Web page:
Utah women last, again

Steve Griffin / The Salt Lake Tribune Thousands of people attend the Women's March on the Capitol which began at City Creek Park, and proceeded up State Street to the State Capitol. Participants filled the Rotunda for a rally against bills and stands they say hurt women. in Salt Lake City Monday January 23, 2017.

Utah women have once again ranked last in a national survey measuring gender equality. Such rankings are probably why Utah has not been the “best managed state” in quite awhile. Being the worst state in the nation for working women is hardly conducive to good management.  

The WalletHub study looked at gender representation in leadership roles, salary inequity and unemployment rates. In the “Workplace Environment” ratings, Utah came in at number 43. In the “Political Empowerment” ranking, Utah came in number 40. In the “Education and Health” ranking, Utah came in dead last. And the only reason Utah didn’t rank lower in political representation is likely thanks to the Utah Democrats, who don’t have the aversion to electing women that Utah Republicans do.

We already knew women are underrepresented on city councils and executive positions. We knew that income disparity between men and women from Utah’s colleges was worst in the nation. We also knew women are underrepresented on Utah boards and commissions. Interestingly, Utah women spend approximately 5.55 hours on unpaid care work per day, compared to men who spend 3.22 hours per day. If you don’t think that’s a big deal then try leaving work every day at 2:30 and drive school carpools for the next two hours.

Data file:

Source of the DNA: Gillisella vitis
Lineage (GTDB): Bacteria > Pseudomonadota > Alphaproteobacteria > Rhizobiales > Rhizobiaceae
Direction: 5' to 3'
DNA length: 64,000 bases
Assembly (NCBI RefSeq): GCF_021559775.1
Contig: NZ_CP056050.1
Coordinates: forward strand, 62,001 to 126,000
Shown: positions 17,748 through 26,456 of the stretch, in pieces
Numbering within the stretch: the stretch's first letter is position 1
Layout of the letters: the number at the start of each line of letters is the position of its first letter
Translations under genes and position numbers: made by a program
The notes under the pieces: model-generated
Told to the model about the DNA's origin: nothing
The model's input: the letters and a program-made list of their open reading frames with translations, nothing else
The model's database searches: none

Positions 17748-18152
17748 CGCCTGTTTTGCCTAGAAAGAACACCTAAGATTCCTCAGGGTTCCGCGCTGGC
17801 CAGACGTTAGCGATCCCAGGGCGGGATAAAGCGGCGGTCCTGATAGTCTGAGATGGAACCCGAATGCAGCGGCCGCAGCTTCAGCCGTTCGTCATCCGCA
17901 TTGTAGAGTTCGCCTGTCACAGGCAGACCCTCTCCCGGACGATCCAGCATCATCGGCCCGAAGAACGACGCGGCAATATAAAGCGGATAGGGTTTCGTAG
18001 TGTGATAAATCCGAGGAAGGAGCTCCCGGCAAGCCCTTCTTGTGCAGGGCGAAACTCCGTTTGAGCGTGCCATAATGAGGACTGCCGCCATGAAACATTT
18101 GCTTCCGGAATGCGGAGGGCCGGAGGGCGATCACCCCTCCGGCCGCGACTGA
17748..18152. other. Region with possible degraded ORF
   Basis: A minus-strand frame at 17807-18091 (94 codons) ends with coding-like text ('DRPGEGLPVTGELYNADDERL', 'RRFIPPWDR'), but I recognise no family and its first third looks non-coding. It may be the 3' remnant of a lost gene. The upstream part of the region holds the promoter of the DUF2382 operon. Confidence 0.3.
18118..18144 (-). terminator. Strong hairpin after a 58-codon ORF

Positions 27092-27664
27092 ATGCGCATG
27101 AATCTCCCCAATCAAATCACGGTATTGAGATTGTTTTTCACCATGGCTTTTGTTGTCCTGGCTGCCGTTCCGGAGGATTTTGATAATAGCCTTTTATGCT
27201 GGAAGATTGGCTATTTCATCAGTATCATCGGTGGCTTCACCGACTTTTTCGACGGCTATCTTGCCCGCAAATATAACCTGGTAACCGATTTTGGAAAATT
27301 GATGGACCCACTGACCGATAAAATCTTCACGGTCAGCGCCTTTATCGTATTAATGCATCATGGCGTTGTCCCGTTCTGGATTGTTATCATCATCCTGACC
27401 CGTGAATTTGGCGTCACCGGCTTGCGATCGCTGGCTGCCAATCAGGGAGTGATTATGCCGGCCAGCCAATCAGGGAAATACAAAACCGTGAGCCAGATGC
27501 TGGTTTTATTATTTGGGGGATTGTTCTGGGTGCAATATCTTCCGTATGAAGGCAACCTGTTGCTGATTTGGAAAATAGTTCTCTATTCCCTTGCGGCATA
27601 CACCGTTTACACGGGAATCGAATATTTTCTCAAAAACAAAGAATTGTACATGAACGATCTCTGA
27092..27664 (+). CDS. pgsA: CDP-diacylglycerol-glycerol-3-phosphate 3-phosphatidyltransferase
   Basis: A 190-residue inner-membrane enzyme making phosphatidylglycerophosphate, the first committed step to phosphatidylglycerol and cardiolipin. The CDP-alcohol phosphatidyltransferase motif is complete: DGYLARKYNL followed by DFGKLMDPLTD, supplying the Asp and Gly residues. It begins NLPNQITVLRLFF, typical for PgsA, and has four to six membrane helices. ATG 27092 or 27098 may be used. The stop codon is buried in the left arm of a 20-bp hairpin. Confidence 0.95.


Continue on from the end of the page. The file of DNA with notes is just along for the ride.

Utah’s ranking as last in education and health categories is also nothing new. The education category measured the disparity between men and women who hold bachelor’s degrees and advanced degrees and disparity between math scores. The health section rated the disparity between men and women who could not afford a visit to a doctor due to costs.

While it’s no surprise that Utah’s unique culture contributes to gender disparity in the workplace, the fact is that disparities exist, and that’s discrimination. Sixty percent of Utah’s women work, and comprise 44 percent of Utah’s workforce. We should be ensuring that their working environments are fair.

What will it take for Utah’s leaders to get serious about including women more often in political decisions, encouraging women in business leadership and helping women finish college? For instance, Utah ranks dead last in the number of women who attain advanced degrees. What about offering a tax credit for employers who offer paid family leave? Or state leaders could provide grants or tax credits for women in advanced programs. Utah often uses tax credits to incentivize businesses to move into the state because we value jobs and industry.

Let’s value our women.